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Research project: A trial of devices for intractable urinary incontinence following prostate cancer surgery

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Around 10-15% of men experience persistent urinary incontinence after surgical removal of the prostate. This incontinence can be very distressing and is known to have a profoundly negative effect on men's lives, often affecting social activities, personal relationships and mental well-being. This is a clinical trial of devices for managing urinary incontinence (leakage from the bladder) when used by men who have persistent leakage after prostate surgery for cancer.

Most men are provided with absorbent pads to contain their incontinence (they are easy for nurses to prescribe and do not require any skilled fitting) but these have disadvantages and men often find larger pads to be bulky, feminine or babyish.  There are three other main types of products which are specifically designed for men with urinary incontinence; these male devices are (i) sheath drainage systems (similar to a condom attached to a drainage bag), (ii) male collection devices (a cone or pouch device held over the penis by a belt or straps, with an integral collection bag, (iii) penile compression device (which compresses the penis to prevent - rather than contain -  urine leakage).  Although these devices are readily available on prescription (except for the penile compression device which is self-purchased) they are used much less commonly than pads, probably because little research has been carried out on them and it is known that nurses lack knowledge and skills in fitting them.  Some experts think that these male devices may be better than pads, particularly for some circumstances or situations (e.g. day/night, going out/staying in) but there is little published about them and nurses and other prescribers cannot be encouraged to offer them as a choice or learn how to fit them properly if we do not have evidence that they work better than (or as well as) pads.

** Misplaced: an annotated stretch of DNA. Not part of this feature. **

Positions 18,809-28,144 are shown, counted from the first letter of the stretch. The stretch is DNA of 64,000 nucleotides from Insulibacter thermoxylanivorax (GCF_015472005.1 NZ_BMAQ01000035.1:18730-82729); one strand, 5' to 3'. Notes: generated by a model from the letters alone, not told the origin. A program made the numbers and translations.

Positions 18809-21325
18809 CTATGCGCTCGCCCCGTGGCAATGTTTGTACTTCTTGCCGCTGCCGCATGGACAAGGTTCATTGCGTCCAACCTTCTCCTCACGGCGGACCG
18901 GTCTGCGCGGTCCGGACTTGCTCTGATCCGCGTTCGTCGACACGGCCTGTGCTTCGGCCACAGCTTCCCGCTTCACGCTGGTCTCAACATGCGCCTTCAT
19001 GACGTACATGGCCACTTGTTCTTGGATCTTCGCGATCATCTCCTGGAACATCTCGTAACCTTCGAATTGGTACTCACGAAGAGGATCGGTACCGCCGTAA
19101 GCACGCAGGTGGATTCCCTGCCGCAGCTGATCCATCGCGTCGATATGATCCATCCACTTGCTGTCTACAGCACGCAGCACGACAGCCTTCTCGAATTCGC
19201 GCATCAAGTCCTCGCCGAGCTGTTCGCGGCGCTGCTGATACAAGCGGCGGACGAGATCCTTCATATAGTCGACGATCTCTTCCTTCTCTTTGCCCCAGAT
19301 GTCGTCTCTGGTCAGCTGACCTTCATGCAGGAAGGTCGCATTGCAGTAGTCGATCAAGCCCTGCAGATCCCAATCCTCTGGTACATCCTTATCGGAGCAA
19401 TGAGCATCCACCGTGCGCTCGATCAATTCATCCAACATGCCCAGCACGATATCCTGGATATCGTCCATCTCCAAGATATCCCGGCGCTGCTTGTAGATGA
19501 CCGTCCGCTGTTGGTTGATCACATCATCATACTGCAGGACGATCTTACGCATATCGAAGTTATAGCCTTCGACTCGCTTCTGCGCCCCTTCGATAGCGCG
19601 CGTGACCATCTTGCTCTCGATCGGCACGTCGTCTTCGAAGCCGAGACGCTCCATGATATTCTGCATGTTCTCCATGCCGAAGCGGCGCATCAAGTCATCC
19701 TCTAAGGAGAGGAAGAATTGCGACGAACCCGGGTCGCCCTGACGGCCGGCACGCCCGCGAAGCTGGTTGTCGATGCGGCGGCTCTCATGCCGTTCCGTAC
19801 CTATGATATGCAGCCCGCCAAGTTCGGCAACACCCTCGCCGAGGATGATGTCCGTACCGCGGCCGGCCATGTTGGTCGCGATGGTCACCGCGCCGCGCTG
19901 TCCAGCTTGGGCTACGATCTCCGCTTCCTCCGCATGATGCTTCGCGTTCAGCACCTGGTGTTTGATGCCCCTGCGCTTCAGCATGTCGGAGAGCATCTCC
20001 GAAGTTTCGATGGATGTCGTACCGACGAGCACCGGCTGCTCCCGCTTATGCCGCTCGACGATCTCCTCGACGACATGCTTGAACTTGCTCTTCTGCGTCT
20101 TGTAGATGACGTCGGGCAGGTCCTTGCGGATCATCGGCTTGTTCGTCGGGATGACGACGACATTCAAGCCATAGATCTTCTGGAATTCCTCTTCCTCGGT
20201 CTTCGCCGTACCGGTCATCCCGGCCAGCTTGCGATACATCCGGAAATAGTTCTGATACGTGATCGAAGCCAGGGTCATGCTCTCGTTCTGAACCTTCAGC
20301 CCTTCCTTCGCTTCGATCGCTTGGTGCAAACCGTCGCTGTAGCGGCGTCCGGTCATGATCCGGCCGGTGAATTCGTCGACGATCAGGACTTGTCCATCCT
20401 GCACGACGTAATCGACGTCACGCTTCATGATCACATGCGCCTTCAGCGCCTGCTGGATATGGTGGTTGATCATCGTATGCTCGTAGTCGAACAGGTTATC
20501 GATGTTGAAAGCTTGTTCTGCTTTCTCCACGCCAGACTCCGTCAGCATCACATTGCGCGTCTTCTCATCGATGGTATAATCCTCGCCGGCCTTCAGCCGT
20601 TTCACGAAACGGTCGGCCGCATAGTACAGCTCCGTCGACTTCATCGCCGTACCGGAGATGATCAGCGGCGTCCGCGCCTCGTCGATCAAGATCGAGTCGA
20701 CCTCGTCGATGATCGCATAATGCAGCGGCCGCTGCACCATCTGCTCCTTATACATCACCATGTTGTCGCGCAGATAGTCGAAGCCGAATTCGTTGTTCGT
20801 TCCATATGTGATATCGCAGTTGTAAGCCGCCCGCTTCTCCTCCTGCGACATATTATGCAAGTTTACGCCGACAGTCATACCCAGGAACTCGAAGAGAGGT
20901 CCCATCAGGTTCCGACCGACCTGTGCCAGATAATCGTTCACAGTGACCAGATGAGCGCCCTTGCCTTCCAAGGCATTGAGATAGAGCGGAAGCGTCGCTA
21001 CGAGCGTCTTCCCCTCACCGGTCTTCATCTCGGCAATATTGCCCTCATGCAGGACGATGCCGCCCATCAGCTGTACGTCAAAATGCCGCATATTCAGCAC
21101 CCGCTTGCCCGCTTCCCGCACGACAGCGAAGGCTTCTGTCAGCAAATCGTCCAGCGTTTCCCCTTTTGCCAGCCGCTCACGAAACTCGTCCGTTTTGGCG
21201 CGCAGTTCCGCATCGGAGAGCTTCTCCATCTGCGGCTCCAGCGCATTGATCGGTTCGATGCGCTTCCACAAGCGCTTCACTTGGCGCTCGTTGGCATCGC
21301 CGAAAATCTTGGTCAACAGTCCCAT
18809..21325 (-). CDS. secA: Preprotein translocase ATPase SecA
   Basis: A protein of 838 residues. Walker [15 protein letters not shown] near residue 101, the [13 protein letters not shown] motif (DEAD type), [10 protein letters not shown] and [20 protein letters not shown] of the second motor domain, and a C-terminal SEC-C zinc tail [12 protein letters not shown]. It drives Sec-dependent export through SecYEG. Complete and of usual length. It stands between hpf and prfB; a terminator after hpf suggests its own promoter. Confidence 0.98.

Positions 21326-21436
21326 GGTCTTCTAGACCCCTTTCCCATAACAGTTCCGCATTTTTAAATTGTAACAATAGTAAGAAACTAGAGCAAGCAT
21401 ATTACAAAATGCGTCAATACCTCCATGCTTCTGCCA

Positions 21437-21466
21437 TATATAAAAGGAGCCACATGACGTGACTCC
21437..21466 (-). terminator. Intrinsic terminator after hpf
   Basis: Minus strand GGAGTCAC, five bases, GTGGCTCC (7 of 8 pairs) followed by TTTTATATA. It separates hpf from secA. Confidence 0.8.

We will invite men who have had prostate cancer surgery and who are currently using absorbent pads to test the three male devices (described above) in a random order and after expert fitting. Each participant will test each device for up to two weeks and then complete a questionnaire on product performance which has been tested and used before in other trials. Participants will also be asked to complete the questionnaires for their usual absorbent pads. The most important outcome will be the ‘overall opinion' of the device/pad, and (after testing all the devices) preference for each (for different situations/circumstances) when compared to the other devices and the usual absorbent pad. In addition we will measure whether use of the devices improves quality of life.


The trial will take two years to complete.

Outcomes: This study will provide new information about the comparative performance of male devices and absorbent pads for the management of persistent incontinence following prostate cancer surgery, and the effects that they have on quality of life. This evidence will enable nursing and continence services to provide better services and optimum continence products to such men and will help the Prostate Cancer Charity and other charities such as the Bladder and Bowel Foundation to provide appropriate product advice, support and information to men with prostate cancer and incontinence.

How it could make a difference to men's lives? For men with prostate cancer the development of persistent urinary incontinence can be a dreadful additional blow. Successful management with continence products is crucial to maintaining quality of life and enabling men to live their lives confidently. If male devices are found to be better than (or as good as) absorbent pads then men will be given a much wider range of products to choose from than currently is the case and this should lead to better continence management and less blighted lives for men with prostate cancer and incontinence.

Project team

Fader, M., Cottenden, A., Moore, K., Birch, B.

Project funder

Prostate Cancer Charity

Associated research themes

Prostrate Cancer

Related research groups

Active Living and Rehabilitation
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